US 4058710 A Abstract This invention relates to a process for preventing undesired contact with land or water by low-flying aircraft which are assigned a minimum altitude and which are provided with instruments for measuring altitude, airspeed, angle of path, and transverse acceleration,
Comprising measuring the rate of descent (H),
transverse acceleration (b
_{Q}), when gravitational acceleration is eliminated,And altitude (H) to thereby ascertain whether the aircraft is above a given limiting altitude (H
_{limit}) determined from its ability for transverse acceleration and its flight data,And correcting the aircraft by the maximum feasible transverse acceleration (b
_{Q} max) when for a given measured value of altitude (H), the altitude is below the limiting altitude (H_{limit}).Claims(6) 1. A process for preventing undesired contact with land or water by low-flying aircraft which are assigned a minimum altitude and which are provided with instruments for measuring the flight data, i.e., altitude, airspeed, angle of path, and transverse acceleration (b
_{Q}), when gravitational acceleration is eliminated,comprising measuring the rate of descent (H), and altitude to (H) compute a limiting altitude (H _{limit}) determined from its ability for transverse acceleration and its other flight data,and controlling the aircraft by means of an automatic feedback controller which provides the aircraft with the maximum feasible transverse acceleration (b _{Qmax}) when for a measured value of altitude (H), the altitude is below the limiting altitude (H_{limit}).2. A process according to claim 1 including computing the limiting altitude H
_{limit}) by adding a kinematic altitude (ΔH_{kin}) a dynamic altitude (ΔH_{dyn}), and a predetermined minimum altitude (ΔH_{min}), the kinematic altitude being given by the formula ##EQU17## and the dynamic altitude being obtained by continuous pre-computation of the relationship H = H (b_{Q} (t), t) = H (t) and subsequent integration of H over time τ: ##EQU18## where T_{dyn} is the time interval unit reaching the commanded reference transverse acceleration (b_{QC} = -b_{Qmax}) within a given tolerance band of 5% of b_{QC}.3. A process according to claim 2 in which for simplifying the determination of the formula for H
_{limit}, the following equation derived by an extreme case estimation is used: ##EQU19##4. A process according to claim 1 in which the flight data used for computing H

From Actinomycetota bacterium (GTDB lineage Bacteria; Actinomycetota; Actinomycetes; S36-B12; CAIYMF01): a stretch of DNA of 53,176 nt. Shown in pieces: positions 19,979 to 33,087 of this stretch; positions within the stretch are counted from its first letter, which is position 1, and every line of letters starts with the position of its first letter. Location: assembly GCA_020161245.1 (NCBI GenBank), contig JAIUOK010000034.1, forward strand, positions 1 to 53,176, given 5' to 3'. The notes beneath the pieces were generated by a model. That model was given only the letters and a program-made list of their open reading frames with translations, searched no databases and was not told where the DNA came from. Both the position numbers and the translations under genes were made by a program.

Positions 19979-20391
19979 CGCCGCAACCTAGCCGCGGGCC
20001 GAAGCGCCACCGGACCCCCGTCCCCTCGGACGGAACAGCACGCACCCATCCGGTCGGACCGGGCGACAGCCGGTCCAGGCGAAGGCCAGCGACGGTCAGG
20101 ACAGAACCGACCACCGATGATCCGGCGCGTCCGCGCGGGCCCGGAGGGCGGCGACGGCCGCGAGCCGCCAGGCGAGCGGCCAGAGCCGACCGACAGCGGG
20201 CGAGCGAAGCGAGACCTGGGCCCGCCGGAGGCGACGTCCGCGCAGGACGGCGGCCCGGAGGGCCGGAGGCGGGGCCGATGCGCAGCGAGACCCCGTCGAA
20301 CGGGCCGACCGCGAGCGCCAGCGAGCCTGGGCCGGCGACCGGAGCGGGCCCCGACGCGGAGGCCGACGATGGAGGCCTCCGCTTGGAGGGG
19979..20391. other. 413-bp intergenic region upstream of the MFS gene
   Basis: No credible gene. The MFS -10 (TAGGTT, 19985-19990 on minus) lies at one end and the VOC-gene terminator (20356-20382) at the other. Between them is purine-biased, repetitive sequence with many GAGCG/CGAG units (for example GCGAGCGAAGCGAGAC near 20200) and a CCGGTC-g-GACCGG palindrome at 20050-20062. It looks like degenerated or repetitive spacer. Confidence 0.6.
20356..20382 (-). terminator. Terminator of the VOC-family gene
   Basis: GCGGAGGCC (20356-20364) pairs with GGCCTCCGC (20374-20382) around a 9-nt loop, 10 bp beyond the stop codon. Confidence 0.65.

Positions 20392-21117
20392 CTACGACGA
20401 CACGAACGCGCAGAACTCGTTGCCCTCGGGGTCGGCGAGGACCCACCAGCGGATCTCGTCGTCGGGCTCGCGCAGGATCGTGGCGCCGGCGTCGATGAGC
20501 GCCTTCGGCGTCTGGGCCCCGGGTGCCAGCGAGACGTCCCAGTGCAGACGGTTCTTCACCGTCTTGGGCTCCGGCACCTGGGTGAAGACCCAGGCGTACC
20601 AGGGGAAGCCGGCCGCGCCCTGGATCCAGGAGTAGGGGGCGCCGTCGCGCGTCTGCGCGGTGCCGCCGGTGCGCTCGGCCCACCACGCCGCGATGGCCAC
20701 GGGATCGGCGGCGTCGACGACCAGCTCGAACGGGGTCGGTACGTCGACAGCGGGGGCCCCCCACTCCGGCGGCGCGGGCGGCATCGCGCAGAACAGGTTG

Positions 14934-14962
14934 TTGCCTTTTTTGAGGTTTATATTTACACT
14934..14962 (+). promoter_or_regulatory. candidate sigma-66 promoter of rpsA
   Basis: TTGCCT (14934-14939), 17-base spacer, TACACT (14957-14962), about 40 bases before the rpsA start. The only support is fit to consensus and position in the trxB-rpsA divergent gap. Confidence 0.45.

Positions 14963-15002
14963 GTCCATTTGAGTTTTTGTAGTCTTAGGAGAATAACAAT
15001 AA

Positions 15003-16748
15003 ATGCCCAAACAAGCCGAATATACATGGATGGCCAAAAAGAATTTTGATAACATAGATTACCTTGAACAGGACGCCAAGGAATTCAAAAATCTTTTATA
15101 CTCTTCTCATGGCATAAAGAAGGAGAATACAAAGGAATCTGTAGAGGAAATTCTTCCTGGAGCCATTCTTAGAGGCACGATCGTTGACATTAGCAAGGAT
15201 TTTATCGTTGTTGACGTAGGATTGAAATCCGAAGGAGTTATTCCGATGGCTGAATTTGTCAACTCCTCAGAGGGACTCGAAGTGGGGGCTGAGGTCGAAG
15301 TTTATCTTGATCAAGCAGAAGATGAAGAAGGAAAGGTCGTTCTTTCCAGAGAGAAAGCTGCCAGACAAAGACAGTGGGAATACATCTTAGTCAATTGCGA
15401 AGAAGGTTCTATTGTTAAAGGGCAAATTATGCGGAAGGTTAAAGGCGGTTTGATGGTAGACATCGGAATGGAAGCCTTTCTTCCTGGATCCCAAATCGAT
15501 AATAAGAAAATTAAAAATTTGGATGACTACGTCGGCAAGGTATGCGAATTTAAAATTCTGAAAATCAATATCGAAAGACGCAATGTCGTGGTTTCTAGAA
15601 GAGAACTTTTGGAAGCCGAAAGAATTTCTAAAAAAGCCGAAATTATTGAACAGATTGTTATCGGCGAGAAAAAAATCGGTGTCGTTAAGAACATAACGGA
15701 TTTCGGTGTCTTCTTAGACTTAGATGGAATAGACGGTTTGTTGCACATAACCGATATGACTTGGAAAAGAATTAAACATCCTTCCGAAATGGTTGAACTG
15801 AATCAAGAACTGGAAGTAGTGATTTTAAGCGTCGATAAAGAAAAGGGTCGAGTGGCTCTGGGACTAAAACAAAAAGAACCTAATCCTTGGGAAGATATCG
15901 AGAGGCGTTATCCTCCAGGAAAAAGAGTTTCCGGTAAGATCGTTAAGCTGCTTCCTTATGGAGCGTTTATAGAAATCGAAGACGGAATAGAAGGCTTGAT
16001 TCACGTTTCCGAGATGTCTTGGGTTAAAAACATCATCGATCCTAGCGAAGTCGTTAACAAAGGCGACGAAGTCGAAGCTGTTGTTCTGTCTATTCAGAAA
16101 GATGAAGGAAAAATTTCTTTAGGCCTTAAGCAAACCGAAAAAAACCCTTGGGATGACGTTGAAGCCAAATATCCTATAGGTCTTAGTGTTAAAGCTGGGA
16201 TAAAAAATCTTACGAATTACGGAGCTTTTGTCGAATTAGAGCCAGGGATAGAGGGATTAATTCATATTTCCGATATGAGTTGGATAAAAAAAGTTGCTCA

_{limit} are transverse acceleration b_{Q}, speed v, and angle of path γ.5. A process according to claim 1 in which the flight data used for computing H
_{limit} are transverse accleration b_{Q} and rate of descent (H).6. A process according to claim 8 including determining the limit trajectories of the aircraft by simulation or test flights for the purpose of obtaining the limiting altitude (H
_{limit}), the angle of path γ(t_{o}) = γ_{o} = 0, the initial speed v(t_{o}) = v and the actual transverse acceleration b_{Qo} = b_{Q} (t_{o})≧0 for t = t_{o},there being first a variation of the transverse acceleration from b _{Qo} to b_{max} keeping the initial speed v_{o} constant, b_{QC} = b_{max} being applied each time t_{A} = t_{o},thereupon for γ _{o} = 0 and b_{Qmax} the turn-on time t_{A} = t_{o} + τ (where τ≧0 is the parameter) will be varied for b_{QC} = -b_{Qmax}, where τ_{max} is determined by γ_{o} ≧γ>-90°,the paths being computed until γ = 0 again (path minimum), and then all paths will be so shifted that their minima will coincide, whereupon the foregoing process steps will be carried out either for the various initial speeds v _{o} or only once for the most adverse value v_{o}, so that a diagram of the limit trajectories will show an area which is the "danger domain" for the aircraft and within which each point is uniquely determined by the values H, v, b_{Q}, and γ, so that measurement of v, b_{Q}, and γ will uniquely determineH Description The invention relates to a process for preventing undesired contact with land or water by low-flying aircraft, such as are prescribed a minimum altitude and are provided with measurement devices for altitude, rate of descent (or airspeed and path angle). An alarm for detecting inadmissible rates of descent of an aircraft is known from German Offenlegungsschrift No. 2,139,075, when nearing the ground as a function of the height above the ground and of its time-derivative, the alarm comprising an altimeter measuring the height above ground and a differentiating component generating a rate-of-descent signal proportional to the derivative of the height above ground, and a limiting device restricting the amplitude of the rate-of-descent signal provided to avoid false alarms. The altitude of flight h